Maddy Roche: [00:38:12] As you say that I'm interested in XY, we've helped launch two thousand firms or around that over the over the years and a marketing plan. How did how does someone differentiate themselves in this market? I know I'm still on the abundance side of this industry that there couldn't be enough planners out there giving great financial advice. And we know that to be true, that there's a huge amount of consumers that need this. But I could see if I were to start a firm, I would say, Well, how do I differentiate myself from anyone else who is interested in working with these kind of clients?


Cameo Roberson: [00:38:46] Mm hmm. I think that is such an important question, and it's something that should be addressed early on. I like to look at it is how do you solve problems for your ideal clients? Start there. So before you go into saying I am a financial planner, I provide investment management services or I do financial planning is think about how you can position yourself to solve the problems of your unique clients or of your ideal clients, and then use that as the basis, really for figuring out what kind of marketing message you need to put together. I will also say if you're able to niche that it's a popular word in the XY community, but there's really a lot of value there. If you can really think about how you serve your clients, uniquely put that messaging out there. And if it resonates with a certain group of people, guess what's going to happen is you're going to cut through the noise and you're going to cut through it fast because your position yourself to solve the problems. I'm a unique set of individuals, and there's so much noise out there, right, we're all inundated with emails and text messages and the sales material, not sales material. Anything you can do to really get the attention of your ideal clients is going to pay in dividends very quickly for you. Hmm.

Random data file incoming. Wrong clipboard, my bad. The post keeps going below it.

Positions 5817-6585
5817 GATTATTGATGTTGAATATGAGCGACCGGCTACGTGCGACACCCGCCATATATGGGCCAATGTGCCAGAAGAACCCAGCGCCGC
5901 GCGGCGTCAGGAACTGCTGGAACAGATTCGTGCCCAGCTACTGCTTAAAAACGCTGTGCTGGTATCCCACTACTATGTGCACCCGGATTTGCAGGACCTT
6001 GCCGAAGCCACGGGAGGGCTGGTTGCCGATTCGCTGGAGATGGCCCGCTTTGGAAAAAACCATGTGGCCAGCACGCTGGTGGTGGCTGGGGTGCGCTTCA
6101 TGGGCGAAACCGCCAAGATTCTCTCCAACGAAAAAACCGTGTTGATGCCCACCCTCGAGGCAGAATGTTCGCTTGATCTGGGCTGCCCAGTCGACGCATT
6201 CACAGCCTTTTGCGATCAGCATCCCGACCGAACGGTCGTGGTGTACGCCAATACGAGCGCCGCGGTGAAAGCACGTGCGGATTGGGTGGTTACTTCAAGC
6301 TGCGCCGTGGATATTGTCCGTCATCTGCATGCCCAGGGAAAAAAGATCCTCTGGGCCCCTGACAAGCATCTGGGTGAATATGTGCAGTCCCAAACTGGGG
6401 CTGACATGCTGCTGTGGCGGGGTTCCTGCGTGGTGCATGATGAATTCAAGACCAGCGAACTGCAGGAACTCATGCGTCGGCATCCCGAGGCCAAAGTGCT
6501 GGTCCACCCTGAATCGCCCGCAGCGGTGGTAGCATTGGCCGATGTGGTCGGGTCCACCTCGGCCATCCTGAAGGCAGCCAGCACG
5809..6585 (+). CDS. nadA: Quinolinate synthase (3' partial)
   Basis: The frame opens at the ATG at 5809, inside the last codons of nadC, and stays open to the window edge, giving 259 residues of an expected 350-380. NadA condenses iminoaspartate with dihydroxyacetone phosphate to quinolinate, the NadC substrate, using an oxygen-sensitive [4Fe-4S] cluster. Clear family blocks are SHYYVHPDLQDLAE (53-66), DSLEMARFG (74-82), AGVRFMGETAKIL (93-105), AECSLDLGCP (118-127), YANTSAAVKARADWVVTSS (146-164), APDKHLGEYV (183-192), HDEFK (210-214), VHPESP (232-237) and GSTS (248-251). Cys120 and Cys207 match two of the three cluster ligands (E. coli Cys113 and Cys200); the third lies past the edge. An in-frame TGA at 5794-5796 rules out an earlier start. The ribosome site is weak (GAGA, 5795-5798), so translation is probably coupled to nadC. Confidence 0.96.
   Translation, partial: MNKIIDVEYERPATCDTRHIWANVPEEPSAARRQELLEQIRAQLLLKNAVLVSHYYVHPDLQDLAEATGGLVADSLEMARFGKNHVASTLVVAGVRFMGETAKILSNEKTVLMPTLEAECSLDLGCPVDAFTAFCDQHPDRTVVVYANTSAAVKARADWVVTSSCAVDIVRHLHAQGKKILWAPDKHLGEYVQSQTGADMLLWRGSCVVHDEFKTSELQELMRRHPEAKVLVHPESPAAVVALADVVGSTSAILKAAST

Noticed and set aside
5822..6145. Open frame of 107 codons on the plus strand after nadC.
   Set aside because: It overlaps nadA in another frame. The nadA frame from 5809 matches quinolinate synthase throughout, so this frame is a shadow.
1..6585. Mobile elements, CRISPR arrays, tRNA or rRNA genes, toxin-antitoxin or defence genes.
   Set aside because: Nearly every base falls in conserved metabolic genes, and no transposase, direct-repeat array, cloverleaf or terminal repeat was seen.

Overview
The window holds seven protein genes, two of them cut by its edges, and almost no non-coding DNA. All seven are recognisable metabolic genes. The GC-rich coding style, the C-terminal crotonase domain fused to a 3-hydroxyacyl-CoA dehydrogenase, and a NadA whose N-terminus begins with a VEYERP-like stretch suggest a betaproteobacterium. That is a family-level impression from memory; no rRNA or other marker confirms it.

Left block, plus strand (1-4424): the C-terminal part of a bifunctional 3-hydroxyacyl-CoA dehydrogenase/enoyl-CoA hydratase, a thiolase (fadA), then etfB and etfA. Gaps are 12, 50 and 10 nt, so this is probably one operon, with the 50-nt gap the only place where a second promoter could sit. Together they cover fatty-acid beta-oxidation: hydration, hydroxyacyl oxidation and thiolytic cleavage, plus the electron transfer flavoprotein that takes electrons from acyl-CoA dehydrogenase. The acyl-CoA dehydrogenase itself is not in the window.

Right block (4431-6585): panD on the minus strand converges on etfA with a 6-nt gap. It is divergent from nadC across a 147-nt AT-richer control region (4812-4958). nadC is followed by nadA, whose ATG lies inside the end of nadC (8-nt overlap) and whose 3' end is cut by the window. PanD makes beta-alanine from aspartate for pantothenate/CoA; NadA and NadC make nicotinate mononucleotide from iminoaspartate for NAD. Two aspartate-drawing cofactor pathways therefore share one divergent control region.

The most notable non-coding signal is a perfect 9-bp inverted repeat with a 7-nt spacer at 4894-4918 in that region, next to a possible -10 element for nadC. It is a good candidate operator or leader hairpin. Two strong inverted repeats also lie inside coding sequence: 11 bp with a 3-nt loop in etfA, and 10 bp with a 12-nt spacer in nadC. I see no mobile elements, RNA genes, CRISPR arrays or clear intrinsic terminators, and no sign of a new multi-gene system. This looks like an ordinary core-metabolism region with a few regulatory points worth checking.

Maddy Roche: [00:40:17] I'd like that advice, and I'm stuck on the first piece of advice you gave around, how do you solve problems for your clients? Do you have an example of that? Like how does someone frame that I've never really heard or thought about it that way?